If you are talking about working full-time, 50 or more weeks a year, then there are more people doing that in the top 5 percent of households than in the bottom 20 percent. As Casey Stengel used to say, you can look it up. These are Census data, available on-line from the Current Population Survey, Table HINC-06.
     It may not be a breakthrough on the frontiers of economics to say that work pays, but it does. Among households in the bottom 20 percent in income, there are more than 13 million people who do not work at all and fewer than 8 million who do work, counting both full-time and part-time workers.
     How do people live without working? Millions in the bottom 20 percent live on the money earned by other people who do work and whose income gets taxed to pay for the non-workers. In addition, more than 4 million families in the bottom fifth in income live on property income and nearly 6 million live on various forms of retirement income, including Social Security. (Table FINC-06, for those who demand proof only from those they disagree with.)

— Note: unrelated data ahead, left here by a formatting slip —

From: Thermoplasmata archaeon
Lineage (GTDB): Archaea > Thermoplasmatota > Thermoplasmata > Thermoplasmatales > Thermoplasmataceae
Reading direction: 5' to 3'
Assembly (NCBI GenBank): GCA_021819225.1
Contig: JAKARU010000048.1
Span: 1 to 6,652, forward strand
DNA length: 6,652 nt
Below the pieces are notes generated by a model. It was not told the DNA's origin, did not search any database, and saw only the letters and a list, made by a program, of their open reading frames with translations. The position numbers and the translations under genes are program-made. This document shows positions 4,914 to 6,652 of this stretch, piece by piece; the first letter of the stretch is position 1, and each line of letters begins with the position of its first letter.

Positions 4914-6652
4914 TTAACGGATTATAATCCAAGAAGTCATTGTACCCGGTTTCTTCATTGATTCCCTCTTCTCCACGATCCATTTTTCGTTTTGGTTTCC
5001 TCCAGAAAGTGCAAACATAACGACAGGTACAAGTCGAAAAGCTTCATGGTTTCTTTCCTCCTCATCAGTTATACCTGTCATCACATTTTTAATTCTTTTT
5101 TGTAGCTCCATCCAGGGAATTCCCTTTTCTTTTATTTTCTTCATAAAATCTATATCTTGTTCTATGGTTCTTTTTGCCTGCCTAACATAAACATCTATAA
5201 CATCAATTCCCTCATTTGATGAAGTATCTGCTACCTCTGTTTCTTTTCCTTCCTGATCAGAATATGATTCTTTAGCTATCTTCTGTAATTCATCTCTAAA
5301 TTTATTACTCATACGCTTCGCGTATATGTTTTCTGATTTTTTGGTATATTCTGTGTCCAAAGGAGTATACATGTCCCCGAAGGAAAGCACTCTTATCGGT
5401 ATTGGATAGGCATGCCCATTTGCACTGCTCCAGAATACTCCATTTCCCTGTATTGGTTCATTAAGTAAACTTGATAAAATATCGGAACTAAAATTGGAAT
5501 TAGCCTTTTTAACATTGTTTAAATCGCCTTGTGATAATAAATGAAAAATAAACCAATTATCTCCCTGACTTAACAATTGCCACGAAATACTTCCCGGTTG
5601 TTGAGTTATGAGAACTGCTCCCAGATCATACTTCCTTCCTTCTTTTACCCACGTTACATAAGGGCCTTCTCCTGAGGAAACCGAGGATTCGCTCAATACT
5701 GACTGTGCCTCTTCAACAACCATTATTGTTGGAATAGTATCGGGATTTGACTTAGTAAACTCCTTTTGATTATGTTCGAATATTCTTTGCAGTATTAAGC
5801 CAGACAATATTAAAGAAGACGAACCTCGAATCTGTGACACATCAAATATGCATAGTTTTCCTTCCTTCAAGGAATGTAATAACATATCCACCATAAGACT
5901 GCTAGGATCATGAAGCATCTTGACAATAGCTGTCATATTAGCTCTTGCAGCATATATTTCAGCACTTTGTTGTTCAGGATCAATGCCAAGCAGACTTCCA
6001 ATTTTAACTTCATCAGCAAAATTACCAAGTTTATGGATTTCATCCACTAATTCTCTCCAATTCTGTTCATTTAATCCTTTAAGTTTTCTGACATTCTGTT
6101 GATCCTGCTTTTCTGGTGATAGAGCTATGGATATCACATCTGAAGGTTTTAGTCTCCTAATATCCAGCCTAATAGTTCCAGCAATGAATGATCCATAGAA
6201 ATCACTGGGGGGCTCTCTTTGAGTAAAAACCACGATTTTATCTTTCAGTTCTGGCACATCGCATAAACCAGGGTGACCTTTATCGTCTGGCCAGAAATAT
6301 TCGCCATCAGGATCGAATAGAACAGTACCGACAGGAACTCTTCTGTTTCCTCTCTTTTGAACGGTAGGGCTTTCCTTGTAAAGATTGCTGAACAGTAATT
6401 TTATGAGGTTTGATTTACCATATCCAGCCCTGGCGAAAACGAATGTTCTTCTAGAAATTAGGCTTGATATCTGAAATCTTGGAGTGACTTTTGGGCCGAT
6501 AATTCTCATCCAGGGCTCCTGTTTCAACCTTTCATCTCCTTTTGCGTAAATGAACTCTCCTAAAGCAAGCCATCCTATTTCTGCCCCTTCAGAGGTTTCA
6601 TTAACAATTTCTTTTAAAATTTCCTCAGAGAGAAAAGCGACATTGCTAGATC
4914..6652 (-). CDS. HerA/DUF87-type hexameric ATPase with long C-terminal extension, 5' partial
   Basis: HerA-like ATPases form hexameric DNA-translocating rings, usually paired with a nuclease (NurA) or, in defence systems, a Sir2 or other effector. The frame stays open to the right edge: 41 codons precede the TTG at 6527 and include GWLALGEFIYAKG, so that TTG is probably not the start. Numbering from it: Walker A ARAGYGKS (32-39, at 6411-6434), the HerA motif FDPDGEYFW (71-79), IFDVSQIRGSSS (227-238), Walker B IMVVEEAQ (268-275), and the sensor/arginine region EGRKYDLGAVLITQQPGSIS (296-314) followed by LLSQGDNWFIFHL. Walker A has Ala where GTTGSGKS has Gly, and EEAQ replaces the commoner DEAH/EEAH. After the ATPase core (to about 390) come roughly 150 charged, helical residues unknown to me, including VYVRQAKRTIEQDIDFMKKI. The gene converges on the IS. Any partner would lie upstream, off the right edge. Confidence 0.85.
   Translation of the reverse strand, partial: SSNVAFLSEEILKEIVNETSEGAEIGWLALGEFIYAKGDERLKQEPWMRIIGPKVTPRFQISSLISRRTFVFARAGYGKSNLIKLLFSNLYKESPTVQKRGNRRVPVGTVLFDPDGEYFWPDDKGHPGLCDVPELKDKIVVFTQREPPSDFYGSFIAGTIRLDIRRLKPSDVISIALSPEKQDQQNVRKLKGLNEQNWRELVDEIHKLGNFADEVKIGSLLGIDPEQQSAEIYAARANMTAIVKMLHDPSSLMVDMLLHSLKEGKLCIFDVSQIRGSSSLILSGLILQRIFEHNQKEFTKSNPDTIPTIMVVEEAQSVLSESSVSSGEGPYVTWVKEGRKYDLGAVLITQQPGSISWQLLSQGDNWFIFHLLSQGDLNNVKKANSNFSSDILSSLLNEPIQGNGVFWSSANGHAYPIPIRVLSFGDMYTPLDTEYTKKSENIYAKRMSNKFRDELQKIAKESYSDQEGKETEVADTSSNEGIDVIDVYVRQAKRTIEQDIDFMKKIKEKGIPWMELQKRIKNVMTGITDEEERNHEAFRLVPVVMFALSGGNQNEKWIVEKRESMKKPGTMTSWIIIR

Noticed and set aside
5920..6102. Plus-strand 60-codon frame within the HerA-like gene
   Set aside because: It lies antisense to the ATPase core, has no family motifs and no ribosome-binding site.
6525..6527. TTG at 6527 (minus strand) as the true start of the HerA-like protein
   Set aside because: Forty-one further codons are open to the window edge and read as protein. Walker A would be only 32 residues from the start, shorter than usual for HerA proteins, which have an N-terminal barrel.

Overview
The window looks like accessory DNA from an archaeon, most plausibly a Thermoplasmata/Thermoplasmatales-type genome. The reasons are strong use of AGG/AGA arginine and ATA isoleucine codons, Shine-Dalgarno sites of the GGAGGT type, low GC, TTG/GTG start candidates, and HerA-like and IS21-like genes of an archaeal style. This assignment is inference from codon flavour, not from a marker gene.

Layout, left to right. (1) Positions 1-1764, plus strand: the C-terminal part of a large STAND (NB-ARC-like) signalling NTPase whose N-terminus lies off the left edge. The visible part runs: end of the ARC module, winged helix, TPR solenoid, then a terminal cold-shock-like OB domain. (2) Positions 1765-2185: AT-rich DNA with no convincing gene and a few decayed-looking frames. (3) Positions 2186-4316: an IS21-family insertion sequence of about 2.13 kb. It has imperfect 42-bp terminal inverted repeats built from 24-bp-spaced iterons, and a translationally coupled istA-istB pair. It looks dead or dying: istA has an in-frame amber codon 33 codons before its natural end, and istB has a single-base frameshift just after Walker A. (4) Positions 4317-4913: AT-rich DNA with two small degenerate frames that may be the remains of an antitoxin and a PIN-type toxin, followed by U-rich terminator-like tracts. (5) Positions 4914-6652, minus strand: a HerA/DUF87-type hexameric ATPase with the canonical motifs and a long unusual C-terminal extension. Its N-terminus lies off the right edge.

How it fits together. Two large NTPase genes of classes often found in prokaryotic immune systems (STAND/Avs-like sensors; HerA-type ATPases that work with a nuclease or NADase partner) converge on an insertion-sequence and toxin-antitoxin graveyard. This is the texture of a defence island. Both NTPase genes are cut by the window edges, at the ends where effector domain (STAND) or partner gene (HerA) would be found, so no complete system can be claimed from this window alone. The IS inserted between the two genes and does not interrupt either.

What about those "rich" people we hear so much about? Studies that follow the same individuals over time have found that those in the top 20 percent and those in the bottom 20 percent are mostly the same people at different stages of their lives. Not only does work pay, when you have worked a longer time, it usually pays more.
     High-income people are typically people who have reached their peak earning years in middle age. What does it take to reach the top 20 percent in income? In 2001, it took a little less than $85,000 — for a whole household. (This is a different Census publication: "Current Population Reports," P60-218.)
     How many yachts these people are going to buy, even if they get those "tax cuts for the rich" we hear about, is another story.
     To reach the top 5 percent, you need an income of about $150,000 — again, for a whole household. A middle-aged couple who have worked their way up in middle-class jobs, over a period of decades, can reach this peak — and have much of it taxed away.